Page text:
Jun 08, 2022

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Young man sitting back in coffee shop, on laptop and smiling thinking about the steps to financial freedom

While the broad concept of financial freedom generates a lot of ink, it can mean something different to each one of us. For some, it means you don’t need to live on ramen noodles and hold your breath until your next paycheck. For others, it’s enough money in the bank to walk away from the daily grind and pursue your passion, whether that means travel, philanthropy, creative pursuits, or something else altogether.

Once you arrive at your own definition of financial freedom, you can create a plan—and stock a tool kit—to help you achieve it. Here are five tips to guide your path toward financial freedom:

Table of contents

Get comfortable with the idea of a budget

If you’re serious about achieving financial freedom, you’ll need to face up to the b-word: budget. For more than half of American adults, the prospect of setting up a budget is a hazy concept at best; for some, budget is a cold, unpleasant word that implies hardship and no fun.

But without some form of a budget for reference, there’s no way to know exactly where your money goes each month. The good news for the resisters among us is that it’s never been easier to create a budget. If old-fashioned pen and paper don’t appeal, a quick online search will deliver a host of easy-to-use budgeting and personal finance tools to consider, many of them available at no charge.

In your quest for financial freedom, a budget is your ally, not the enemy. And keep in mind, a good budget is not set in stone. As you get more comfortable using it, you’ll know how to make reasonable adjustments and still stay on track.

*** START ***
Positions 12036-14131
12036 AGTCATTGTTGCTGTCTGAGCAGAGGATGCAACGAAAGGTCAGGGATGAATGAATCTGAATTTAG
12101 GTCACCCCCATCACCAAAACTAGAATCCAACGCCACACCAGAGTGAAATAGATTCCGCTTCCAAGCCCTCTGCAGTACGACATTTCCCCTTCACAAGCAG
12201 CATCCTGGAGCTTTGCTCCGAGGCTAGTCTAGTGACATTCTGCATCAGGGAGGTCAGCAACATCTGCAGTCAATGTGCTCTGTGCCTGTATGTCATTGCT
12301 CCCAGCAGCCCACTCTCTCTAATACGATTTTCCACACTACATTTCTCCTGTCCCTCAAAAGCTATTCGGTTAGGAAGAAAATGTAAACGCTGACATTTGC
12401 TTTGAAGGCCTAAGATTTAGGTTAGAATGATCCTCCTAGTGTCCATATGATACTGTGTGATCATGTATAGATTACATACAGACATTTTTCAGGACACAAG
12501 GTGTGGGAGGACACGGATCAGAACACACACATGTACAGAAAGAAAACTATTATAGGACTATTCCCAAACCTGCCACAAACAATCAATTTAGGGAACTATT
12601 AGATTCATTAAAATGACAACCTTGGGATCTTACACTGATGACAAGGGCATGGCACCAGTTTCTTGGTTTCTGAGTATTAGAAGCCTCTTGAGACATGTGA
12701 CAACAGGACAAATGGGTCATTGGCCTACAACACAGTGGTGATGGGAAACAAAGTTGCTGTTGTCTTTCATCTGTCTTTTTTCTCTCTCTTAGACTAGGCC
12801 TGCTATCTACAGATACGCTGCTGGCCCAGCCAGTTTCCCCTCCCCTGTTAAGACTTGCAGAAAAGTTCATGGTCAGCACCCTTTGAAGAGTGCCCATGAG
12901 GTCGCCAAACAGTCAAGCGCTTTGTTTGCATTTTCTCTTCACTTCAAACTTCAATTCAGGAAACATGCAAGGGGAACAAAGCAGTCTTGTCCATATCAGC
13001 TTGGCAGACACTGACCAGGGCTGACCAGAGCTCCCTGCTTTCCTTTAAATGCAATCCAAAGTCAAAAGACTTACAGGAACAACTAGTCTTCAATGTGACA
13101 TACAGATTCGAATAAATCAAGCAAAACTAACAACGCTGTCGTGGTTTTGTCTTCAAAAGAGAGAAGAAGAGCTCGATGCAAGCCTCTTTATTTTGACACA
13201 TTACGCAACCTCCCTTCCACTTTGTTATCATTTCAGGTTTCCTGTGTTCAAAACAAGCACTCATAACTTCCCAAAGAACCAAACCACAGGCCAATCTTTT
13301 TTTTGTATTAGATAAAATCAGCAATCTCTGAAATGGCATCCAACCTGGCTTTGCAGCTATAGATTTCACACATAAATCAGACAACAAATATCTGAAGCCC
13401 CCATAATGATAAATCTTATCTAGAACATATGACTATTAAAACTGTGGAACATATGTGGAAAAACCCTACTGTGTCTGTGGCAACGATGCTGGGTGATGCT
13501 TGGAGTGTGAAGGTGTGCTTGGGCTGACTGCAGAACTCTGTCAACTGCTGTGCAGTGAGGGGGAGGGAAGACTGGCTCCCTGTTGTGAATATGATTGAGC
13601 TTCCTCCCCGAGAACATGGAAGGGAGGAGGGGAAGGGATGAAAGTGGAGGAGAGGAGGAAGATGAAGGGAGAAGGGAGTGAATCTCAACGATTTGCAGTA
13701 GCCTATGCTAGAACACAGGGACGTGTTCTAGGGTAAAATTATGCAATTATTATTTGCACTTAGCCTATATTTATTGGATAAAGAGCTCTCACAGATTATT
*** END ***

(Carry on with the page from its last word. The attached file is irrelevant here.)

Understand your expenses — and your spending habits

Part of your budgeting exercise involves identifying categories for various expenses. Some expenses are fixed, such as your rent or mortgage payment, or a car payment. Others are discretionary, like what you spend on clothing, entertainment, and dining out.

Reducing your fixed expenses could take time and involve major changes to your lifestyle, but it might be worth doing in your quest for financial freedom. Would you consider living in a less-expensive home or apartment if it helped you build a financial cushion? Can you get by for another year or two without that new car? The answer may be yes or no, but it’s important to be clear about your options.

For categories where you have greater control, it can be helpful to review your spending habits for a better idea of where you can save. How much do you spend on dining out or ordering in? The average American spends approximately $3,000 on restaurant meals and takeout every year.1 This works out to $250/month or just about $8/day.

And what about the gym? Are you using it enough to justify the cost of membership? Ditto for various subscriptions and streaming services.

You get the point: The goal is to identify which expenses might be preventing you from reaching your financial goals. Consider writing down every dollar of income and expense from the past few months. You may be surprised at what you find when you take an honest look at the numbers.

Then set some parameters to shave what you’re spending, even if it’s just a small reduction. The first milestone on the road to financial freedom is to spend less than you earn.

Look at your debt with a clear eye, then make a plan to pay it off

Individual debt for Americans amounts to an average of $92,727, according to a 2021 CNBC report.2 Especially if some of that debt comes with high-interest rates—credit card debt is a major factor here—paying it down can feel like climbing a tall mountain with no summit in sight.

With financial freedom in mind, the ideal approach is to pay off your debt as quickly as possible. When you lay out each debt and the interest rate you’re paying, your repayment priorities will become clear.